CyberOne: A Glimpse of the Future Classroom?
While there is no shortage of educators experimenting with interactive tools like blogging, wikis, immersive virtual environments and the like, Harvard Law School’s CyberOne course is throwing the entire Web 2.0 playbook at one group of very eager students. Does this experimental class presage the future of K-12 education?
I’ve been a big fan of Harvard’s Berkman Center for Internet & Society for a long time; getting to interact with their students, teachers, fellows and bloggers was one of the great pleasures of my recent 30-month stint in Boston. Berkman’s founder, Harvard law professor Charlie Nesson, is not one to shy from bold moves, so I wasn’t at all surprised when he announced this summer the creation of CyberOne: Law in the Court of Public Opinion . Charlie, along with his daughter, Professor Rebecca Nesson and Professor Gene Koo describe the course this way:
If we do say so ourselves, the course will be unlike any that has ever been taught. It is a course in persuasive, empathic argument in the Internet space. Throughout the course we will be studying many different media technologies to understand how their inherent characteristics and modes of distribution affect the arguments that are made using them. Students will be immersed in this study through project-based assignments in which they will be using these technologies to make their own arguments.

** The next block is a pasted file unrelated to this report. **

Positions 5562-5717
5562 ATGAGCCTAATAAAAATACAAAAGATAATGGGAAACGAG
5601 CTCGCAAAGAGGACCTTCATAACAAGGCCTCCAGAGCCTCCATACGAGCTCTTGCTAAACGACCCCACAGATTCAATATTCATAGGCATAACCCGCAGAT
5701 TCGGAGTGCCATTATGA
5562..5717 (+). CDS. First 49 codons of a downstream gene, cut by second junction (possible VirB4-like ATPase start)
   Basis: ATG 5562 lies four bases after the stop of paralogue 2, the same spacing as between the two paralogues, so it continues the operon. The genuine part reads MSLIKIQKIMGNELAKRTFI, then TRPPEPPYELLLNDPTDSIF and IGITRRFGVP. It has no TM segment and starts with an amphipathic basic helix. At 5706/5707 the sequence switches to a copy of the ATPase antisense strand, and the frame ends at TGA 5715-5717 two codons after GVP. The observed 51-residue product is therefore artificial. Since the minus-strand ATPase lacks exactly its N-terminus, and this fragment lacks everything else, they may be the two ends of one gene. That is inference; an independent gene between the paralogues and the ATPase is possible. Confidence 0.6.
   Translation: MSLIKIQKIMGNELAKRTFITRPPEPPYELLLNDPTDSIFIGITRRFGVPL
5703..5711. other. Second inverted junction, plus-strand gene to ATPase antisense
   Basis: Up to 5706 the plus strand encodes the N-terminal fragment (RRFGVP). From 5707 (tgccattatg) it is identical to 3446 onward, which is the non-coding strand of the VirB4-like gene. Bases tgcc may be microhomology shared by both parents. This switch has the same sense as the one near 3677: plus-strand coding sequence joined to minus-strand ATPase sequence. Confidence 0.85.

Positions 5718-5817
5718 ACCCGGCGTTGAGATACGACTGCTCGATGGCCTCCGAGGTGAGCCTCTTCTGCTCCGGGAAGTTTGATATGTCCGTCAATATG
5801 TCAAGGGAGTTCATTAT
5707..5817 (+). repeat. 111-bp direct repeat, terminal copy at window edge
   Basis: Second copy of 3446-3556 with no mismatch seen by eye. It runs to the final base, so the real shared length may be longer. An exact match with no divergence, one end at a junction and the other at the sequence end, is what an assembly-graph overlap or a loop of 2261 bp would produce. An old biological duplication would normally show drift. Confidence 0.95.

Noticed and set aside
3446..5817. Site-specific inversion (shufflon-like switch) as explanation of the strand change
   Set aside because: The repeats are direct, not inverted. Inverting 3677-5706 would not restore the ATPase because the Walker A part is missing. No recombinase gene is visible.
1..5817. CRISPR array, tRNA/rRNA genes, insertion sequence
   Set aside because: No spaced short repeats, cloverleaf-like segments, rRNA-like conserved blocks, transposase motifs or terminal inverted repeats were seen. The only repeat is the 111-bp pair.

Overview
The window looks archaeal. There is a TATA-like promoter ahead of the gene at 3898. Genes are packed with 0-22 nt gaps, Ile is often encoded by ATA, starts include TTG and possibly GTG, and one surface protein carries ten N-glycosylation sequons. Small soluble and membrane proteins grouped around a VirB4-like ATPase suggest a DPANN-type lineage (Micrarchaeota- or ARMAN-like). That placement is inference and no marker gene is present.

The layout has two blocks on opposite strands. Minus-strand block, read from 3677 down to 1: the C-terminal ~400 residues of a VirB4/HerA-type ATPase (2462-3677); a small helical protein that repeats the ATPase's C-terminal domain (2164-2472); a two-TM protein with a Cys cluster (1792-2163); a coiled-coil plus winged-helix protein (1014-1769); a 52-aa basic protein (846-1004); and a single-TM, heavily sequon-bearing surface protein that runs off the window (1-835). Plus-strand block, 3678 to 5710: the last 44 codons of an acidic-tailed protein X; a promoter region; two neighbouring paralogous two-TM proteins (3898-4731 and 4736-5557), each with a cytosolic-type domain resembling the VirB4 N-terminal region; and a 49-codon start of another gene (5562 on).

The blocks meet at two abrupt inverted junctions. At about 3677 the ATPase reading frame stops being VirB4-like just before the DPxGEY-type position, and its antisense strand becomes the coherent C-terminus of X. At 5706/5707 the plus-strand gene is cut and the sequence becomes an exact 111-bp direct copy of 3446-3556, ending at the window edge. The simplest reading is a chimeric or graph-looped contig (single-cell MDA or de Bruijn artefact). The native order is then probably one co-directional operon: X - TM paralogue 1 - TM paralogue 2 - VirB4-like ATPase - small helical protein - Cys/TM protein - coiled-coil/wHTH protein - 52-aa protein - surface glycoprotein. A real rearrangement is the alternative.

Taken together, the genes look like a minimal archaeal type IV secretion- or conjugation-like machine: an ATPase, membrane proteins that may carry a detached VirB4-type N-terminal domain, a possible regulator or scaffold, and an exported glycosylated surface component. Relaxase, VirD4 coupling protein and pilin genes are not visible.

This paragraph may summarize in a nutshell what they’re up to, but it only scratches the surface of all the innovative and cool things they’re doing this semester. First, there’s the course’s embrace of openness. While it’s designed for students of the Harvard Law School and extension school, CyberOne is open to the public. Anyone may attend the lectures virtually, download videos of the lectures and participate in class discussions via the course’s Moodle site and wiki. Meanwhile, the curriculum itself is being released as open content: all of the lecture videos, as well as the syllabus, are being published on a Creative Commons license. They’re encouraging the public to use these materials freely and mash them up for their own purposes. (It’s only a matter of time before an industrious K-12 educator adopts these extraordinary materials for their own lessons, assuming they could ever be allowed to teach online civic engagement as a topic in itself.) Even the course materials are downloadable for public consumption.
For those people auditing the course who yearn for a you-are-there-at-Harvard experience, Charlie and his team have decided to teach the course in a parallel universe - the immersive 3D environment known as Second Life. Second Life is one of the most popular non-gaming virtual reality environments on the Internet, with hundreds of thousands of virtual participants, or avatars, from around the world. (My avatar is named Abdi Kembla; he’s a former child soldier from Somalia, but that’s a story for another blog.) When you join Second Life, you create an avatar and are given the option of buying land, where you can construct your own buildings - schools, drive-in theatres, refugee camps, whatever comes to mind. And when you meet another avatar, it’s being controlled in real time by someone else on the Internet.